Posted by Manpreet Singh Virk
If Punjabi Sikhs make up 0.34% of the world, how many of those Punjabi Sikhs are Queer? How many of those Queer, Punjabi, Sikhs are Transgender? I am a Queer, Transgender, Punjabi, Sikh born in America, and I do not know the number of people like me in this world.
I did not even know what ‘Transgender’ meant until I took a Human Sexuality class, in my 2nd year of college. Universities do not make it a requirement to learn about different marginalized communities such as the LGBTGIA+ community, but they will offer some LGBTGIA+ related courses as electives.
Fortunately for me, I grew up in the melting pot of the United States, and the university I attend offers the following degrees: Ethnic Studies, Option in Genders and Sexualities in Communities of Colour. The university I go to gave a voice to one of the most marginalized groups in the entire world.
For 20 years, the world perceived me as a woman. So for 20 years, I experienced life as one. I experienced the sexism, microaggressions, racism, homophobia, and violence as a racialized, Queer woman. From having my voice taken away, to not being taken seriously, life as a woman felt so confining.
If Punjabi Sikhs make up 0.34% of the world, how many of those Punjabi Sikhs are Queer?
It was not until I started transitioning, however, that life became even more oppressive. The moment I came out as a man, I had no idea what the future would look like. People were confused and wanted answers from me, but when I provided answers, they were not enough to cure people of their hatred.
No matter what information I provided and how I provided it, the responses were the same. I learned that hatred is a disease that can only be cured by the one who is suffering from it. Since coming out three years ago, I broke off so many friendships because of hatred.
Social media was the biggest platform I used to share my voice. I created new Instagram, Tumblr, and Twitter accounts in order to restart my life. On these social media accounts, however, a series of problems followed.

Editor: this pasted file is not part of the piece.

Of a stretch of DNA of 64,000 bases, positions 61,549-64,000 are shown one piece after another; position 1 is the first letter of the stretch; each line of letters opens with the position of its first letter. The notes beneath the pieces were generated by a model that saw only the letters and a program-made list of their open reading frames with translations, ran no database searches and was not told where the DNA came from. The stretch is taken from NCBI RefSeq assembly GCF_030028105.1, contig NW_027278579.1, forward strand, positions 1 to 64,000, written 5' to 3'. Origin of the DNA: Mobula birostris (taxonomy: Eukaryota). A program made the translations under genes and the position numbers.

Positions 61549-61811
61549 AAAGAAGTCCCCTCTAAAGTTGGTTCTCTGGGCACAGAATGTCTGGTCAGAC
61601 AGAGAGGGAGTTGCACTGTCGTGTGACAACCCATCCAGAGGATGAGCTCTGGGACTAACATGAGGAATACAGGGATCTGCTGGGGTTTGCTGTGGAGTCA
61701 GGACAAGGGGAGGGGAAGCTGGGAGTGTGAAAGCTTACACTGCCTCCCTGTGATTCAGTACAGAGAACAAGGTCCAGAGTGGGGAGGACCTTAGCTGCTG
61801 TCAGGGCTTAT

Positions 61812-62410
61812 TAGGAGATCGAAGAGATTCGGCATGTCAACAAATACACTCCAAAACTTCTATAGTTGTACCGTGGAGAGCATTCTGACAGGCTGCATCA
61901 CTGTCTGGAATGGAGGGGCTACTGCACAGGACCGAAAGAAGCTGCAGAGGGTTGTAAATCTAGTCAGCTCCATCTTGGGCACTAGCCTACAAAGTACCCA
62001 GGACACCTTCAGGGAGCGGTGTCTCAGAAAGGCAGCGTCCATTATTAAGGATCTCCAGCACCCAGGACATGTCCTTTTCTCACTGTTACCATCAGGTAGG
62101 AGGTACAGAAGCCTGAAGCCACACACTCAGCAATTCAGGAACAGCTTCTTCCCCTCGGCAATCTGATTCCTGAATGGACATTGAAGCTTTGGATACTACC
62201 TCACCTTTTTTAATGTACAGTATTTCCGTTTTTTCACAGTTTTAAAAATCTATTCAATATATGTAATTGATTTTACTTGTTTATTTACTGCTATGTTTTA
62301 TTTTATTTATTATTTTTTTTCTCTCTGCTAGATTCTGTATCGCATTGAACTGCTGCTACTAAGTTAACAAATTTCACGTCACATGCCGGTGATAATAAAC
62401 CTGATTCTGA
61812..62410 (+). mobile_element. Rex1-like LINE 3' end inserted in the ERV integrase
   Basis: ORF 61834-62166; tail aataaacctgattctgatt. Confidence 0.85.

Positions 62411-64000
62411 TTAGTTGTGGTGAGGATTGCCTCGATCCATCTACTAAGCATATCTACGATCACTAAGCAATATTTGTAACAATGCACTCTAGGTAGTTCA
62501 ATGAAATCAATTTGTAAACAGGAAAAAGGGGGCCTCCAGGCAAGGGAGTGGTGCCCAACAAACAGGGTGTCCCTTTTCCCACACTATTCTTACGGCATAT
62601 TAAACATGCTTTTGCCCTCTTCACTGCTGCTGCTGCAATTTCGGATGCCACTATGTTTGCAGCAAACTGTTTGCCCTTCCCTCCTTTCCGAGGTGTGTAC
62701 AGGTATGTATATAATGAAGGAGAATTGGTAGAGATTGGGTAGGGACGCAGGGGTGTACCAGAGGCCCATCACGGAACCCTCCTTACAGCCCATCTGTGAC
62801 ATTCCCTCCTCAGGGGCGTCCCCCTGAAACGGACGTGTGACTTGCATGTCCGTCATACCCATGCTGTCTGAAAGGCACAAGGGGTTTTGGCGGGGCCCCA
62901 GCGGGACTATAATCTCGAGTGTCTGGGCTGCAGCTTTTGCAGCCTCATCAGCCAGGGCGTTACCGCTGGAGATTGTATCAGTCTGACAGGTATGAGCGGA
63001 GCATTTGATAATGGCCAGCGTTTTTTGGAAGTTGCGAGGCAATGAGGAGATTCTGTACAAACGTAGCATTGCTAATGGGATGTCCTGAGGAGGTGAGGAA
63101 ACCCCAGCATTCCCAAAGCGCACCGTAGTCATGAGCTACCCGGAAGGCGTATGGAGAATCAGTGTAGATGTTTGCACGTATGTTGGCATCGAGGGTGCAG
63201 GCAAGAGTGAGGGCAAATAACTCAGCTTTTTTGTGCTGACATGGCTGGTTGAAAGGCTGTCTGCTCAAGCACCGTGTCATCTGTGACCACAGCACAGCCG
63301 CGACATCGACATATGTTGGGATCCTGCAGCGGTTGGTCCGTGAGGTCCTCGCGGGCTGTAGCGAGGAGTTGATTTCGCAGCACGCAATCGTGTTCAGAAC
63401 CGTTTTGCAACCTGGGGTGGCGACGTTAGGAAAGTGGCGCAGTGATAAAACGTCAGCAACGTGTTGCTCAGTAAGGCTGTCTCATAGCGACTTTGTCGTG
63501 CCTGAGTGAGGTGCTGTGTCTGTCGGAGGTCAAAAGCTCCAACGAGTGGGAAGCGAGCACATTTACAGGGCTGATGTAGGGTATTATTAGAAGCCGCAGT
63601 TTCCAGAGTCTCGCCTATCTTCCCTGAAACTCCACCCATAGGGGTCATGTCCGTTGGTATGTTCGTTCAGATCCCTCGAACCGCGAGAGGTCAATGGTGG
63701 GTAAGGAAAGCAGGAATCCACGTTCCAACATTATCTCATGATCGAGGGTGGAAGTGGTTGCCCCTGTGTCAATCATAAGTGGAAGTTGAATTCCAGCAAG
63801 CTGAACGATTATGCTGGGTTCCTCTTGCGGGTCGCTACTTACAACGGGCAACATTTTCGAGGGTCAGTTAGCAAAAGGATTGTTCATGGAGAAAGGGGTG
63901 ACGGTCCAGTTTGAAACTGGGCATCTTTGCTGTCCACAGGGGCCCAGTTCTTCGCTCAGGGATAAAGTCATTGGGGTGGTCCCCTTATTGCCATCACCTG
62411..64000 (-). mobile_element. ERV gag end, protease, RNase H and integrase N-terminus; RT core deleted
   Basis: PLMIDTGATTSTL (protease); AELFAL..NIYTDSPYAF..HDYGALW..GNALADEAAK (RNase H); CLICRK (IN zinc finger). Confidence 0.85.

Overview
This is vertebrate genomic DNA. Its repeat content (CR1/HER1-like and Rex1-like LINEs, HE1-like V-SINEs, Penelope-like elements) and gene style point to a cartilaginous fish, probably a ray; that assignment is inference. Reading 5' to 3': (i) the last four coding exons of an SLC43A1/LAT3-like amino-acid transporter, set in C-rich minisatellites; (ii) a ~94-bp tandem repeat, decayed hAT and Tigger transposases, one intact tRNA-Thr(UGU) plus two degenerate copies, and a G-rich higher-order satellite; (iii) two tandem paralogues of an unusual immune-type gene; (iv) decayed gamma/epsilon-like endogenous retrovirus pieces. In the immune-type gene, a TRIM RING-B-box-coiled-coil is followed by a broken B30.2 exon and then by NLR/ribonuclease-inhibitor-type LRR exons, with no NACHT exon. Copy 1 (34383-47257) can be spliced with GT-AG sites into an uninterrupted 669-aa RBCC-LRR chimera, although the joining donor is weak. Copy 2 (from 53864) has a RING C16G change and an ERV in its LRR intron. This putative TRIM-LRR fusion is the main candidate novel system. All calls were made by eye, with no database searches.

For one, the man who raped me (Amarjeet Singh Sekhon – can be found on the American registered sex offenders list) began to create accounts to harass me about my gender identity/sexual orientation. He and a few of his family members and friends would continue to troll me by insulting me, shaming me, insulting my girlfriend, ridiculing my name (SinghIsQueer), threatening to rape me, and so on.
Also Read: Living Like ‘The Danish Girl’ In Today’s India: A Trans Woman’s Account
Every day, I would either get a new message or a new comment that was meant to bully me. To this day, I receive the same trolling. The advice I can give to others is: call them out on it. Screenshot and repost the hate so that the world can see who is harassing you. Report every single comment that you can.
Do not allow the monsters to win, but also, do not allow them to drain you, stress you out, or make you feel unsafe. At the end of the day, the monsters are behind anonymous screens because they are too scared to reveal their faces. They know they are wrong, which is why they do everything anonymously and through spam accounts.
There have been many times when I have been harassed, and I had to be the one defending myself (on Twitter, Tumblr, Facebook, Instagram). The first year of transition, the only ones defending me would be my girlfriend or my siblings. My friends would see the hate on their news feeds, but none would respond to it. People refused to fight the hate.
I do not think cisgender/heterosexual people realize how much online bullying affects Queer/Transgender people. When Queer/Transgender people first come out, that is when they are most vulnerable, so they need all the support systems that they can get.
At the end of the day, the monsters are behind anonymous screens because they are too scared to reveal their faces.
I was denied these support services so many times because my friends were very transphobic and inconsiderate. Many friends would ‘out’ me to their friends and families, so I would stop talking to them. Eventually, I only needed a few fingers to count my friends.
Having one or two friends is not enough. I remember helping several Transgender people who had attempted suicide because of their gender identity. I remember being in the same exact spot, 4 stories high, looking down, and wondering: What if I do this now? It won’t hurt anymore. It won’t hurt anymore. I was lucky my girlfriend called me at that moment. We struggle to survive because the world wants us dead, so how do people expect us to live?
This year has been fortunate for me. I was featured on a few Instagram pages and stories: The Mental Health Spotlight, Homegrown, etc. Which meant so much to me because that was the first time somebody (with a platform) gave a Queer, Transgender, Sikh, American a voice online.
I was greeted with unconditional love and support from some of the Singhs and Kaurs who reached out to me this past year. I gained countless alliances, friendships, and connections. When I post content on my social media accounts, people that I do not even know defend me.
In my case, from resistance came friendship. I actually met a few Queer Sikhs through my social media platform, and from the already existing friendships, I gained more friendships. To all those who continue to look out for the vulnerable, marginalized groups, the underrepresented, and the forgotten: thank you! We can only become a united community when we start looking out for each other.
Also Read: Diary Of A Muslim Transgender Girl
Manpreet is a 23-year-old Punjabi, Sikh activist working to create a safe space for queer Sikhs. Manpreet can be followed on Instagram and Twitter.
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